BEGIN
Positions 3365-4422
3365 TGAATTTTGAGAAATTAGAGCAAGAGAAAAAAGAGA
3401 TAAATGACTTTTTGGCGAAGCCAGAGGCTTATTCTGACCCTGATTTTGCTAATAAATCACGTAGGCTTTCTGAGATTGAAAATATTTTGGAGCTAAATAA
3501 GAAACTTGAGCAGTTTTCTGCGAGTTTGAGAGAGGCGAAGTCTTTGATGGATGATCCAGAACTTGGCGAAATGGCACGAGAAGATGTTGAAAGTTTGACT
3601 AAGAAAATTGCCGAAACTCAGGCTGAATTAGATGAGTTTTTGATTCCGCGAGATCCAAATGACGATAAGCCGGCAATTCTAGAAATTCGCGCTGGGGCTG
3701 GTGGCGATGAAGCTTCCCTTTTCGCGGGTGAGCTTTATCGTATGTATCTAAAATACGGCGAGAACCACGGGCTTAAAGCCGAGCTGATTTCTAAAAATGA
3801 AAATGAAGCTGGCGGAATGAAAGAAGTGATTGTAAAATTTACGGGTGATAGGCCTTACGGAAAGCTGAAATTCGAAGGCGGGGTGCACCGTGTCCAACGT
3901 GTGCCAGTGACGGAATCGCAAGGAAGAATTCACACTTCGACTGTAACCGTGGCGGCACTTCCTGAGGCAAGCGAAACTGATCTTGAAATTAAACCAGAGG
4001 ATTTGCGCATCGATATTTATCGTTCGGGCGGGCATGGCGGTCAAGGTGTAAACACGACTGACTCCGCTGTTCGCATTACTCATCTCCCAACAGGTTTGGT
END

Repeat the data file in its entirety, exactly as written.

Positions 3365-4422
3365 TGAATTTTGAGAAATTAGAGCAAGAGAAAAAAGAGA
3401 TAAATGACTTTTTGGCGAAGCCAGAGGCTTATTCTGACCCTGATTTTGCTAATAAATCACGTAGGCTTTCTGAGATTGAAAATATTTTGGAGCTAAATAA
3501 GAAACTTGAGCAGTTTTCTGCGAGTTTGAGAGAGGCGAAGTCTTTGATGGATGATCCAGAACTTGGCGAAATGGCACGAGAAGATGTTGAAAGTTTGACT
3601 AAGAAAATTGCCGAAACTCAGGCTGAATTAGATGAGTTTTTGATTCCGCGAGATCCAAATGACGATAAGCCGGCAATTCTAGAAATTCGCGCTGGGGCTG
3701 GTGGCGATGAAGCTTCCCTTTTCGCGGGTGAGCTTTATCGTATGTATCTAAAATACGGCGAGAACCACGGGCTTAAAGCCGAGCTGATTTCTAAAAATGA
3801 AAATGAAGCTGGCGGAATGAAAGAAGTGATTGTAAAATTTACGGGTGATAGGCCTTACGGAAAGCTGAAATTCGAAGGCGGGGTGCACCGTGTCCAACGT
3901 GTGCCAGTGACGGAATCGCAAGGAAGAATTCACACTTCGACTGTAACCGTGGCGGCACTTCCTGAGGCAAGCGAAACTGATCTTGAAATTAAACCAGAGG
4001 ATTTGCGCATCGATATTTATCGTTCGGGCGGGCATGGCGGTCAAGGTGTAAACACGACTGACTCCGCTGTTCGCATTACTCATCTCCCAACAGGTTTGGT